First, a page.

Grids have always been an important planning element for designers. They know that a well gridded layout can help ease a user’s cognitive load and help them scan a page with far greater efficiency than one that is chaotic and misaligned. With responsive website design (RWD) now firmly embedded in the industry, determining a workable grid system has never been more important.

In this article we’ll take a look at the 1200px Grid system.

Why 1200px?

All modern monitors (mostly wide-screen) support at least 1280 x 1024 pixel resolution. In January 2010 76% of the computers where using a resolution higher than 1024 x 768 px.

1200 is divisible by 2, 3, 4, 5, 6, 8, 10, 12, 15, 16, 20, 24, 30, 40, 48, 60, 80, 120, 150, 200, 240 and 400. This makes it a highly flexible base number to work with.

The 1200px Grid System is based on the 960 Grid System of Nathan Smith.

Determining the Grid’s Complexity

Within the 1200px grid, we need to decide how may columns we will use to form the core language of our grid system. We need enough columns so that we still have a usable grid at the very smallest device sizes but too many columns can over complicate things and be counter productive.

For the purpose of this article, we will choose 15 columns across 1200px. This results in 60px wide columns, separated by 20px margins and capped by 10px gutters left and right.

That’s a happy compromise, which will flow out nicely as we continue to explore the grid across all the other device sizes...

Responsive Break Points

We now need to decide on what are called ‘break points’. A breakpoint is where our website will be re-styled when we change from one size range to another.

Here are some popular break point sizes.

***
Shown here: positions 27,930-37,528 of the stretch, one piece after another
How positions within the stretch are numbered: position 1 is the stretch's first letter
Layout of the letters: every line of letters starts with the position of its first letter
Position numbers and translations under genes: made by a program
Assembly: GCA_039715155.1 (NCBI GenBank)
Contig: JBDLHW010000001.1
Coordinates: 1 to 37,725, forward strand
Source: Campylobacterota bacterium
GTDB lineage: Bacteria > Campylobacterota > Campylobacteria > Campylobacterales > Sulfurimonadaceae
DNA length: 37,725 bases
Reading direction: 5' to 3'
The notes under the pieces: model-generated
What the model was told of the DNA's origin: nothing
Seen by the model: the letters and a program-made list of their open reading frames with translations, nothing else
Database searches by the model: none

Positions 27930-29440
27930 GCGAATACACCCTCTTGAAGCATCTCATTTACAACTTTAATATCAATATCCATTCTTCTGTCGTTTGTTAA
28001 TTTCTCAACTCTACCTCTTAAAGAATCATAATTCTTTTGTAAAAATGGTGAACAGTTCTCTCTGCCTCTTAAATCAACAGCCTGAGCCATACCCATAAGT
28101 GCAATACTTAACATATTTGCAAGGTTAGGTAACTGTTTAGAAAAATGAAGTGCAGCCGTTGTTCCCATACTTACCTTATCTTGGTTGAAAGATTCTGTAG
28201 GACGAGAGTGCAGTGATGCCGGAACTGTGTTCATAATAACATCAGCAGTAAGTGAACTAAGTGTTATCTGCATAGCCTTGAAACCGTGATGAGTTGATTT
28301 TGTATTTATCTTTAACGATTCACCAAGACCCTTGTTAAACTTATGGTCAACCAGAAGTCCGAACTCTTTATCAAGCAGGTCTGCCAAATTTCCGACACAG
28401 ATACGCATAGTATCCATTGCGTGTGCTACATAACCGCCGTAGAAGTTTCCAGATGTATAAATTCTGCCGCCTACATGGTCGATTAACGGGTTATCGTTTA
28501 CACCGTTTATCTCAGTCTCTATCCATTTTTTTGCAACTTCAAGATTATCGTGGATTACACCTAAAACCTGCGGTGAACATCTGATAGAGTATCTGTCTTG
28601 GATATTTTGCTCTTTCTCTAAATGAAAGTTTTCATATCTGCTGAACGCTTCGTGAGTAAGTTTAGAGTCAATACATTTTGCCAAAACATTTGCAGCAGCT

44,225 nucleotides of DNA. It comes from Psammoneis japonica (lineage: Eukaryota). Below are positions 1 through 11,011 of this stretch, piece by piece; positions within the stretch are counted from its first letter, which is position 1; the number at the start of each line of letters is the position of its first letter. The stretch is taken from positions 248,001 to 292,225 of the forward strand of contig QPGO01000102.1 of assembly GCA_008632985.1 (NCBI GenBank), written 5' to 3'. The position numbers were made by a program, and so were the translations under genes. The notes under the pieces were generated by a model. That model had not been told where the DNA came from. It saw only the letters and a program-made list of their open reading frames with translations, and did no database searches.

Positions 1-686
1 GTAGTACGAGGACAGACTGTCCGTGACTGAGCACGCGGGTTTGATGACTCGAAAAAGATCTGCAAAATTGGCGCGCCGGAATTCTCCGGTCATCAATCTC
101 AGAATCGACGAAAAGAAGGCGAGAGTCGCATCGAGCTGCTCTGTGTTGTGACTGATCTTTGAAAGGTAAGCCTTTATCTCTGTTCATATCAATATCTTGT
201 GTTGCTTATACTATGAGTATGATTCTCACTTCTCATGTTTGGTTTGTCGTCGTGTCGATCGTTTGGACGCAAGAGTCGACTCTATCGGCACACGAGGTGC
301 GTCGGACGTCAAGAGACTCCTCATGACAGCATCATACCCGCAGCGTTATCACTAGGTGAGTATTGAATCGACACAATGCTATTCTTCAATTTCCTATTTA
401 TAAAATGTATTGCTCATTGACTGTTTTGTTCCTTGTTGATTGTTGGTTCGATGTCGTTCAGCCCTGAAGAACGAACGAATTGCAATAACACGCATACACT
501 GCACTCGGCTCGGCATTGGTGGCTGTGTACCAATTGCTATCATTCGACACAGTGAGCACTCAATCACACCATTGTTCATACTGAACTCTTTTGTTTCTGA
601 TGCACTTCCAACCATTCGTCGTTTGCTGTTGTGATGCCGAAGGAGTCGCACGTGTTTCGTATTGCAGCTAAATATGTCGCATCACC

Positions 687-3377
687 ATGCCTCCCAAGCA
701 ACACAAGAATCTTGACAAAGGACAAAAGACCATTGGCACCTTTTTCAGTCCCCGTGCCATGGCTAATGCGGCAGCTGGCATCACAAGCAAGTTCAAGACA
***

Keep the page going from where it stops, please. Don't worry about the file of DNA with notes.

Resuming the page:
Smart Phones (Portrait) 320px Wide (minimum)
Smart Phones (Landscape) 480px Wide
Tablets (Portrait) 720px Wide
Tablets (Landscape), Laptops, Small Monitors 960px Wide
Larger Desktops 1200px Wide (maximum)

There is an argument to say that just because desktop monitors are getting larger, users don’t necessarily experience websites at full-screen at such sizes so we need to consider these trends carefully and not over-engineer things. This is why we don’t produce breakpoint above and beyond 1200px.

The Responsive Grid

Within the breakpoints, we can simply determine the maximum number of our 60px columns that will fit into these size-ranges and this allows us to final produce a grid for each scenario.

Smart Phones (Portrait) 320px Wide (4 Columns)
Smart Phones (Landscape) 480px Wide (6 Columns)
Tablets (Portrait) 720px Wide (9 Columns)
Tablets (Landscape), Laptops, Small Monitors 960px Wide (12 Columns)
Larger Desktops 1200px Wide (15 Columns)

We now have 5 grids to help us plan our responsive website.

Use the grids to rapid prototype and collaborate with the client so that they can see well in advance exactly how their responsive website will play out across the devices and allow them to see the challenges that lay ahead!

Click here to view a working demo to better see how the grid adapts as you manually scale your browser up and down.


Related Links:

The 960px Grid System

The 12000px Grid System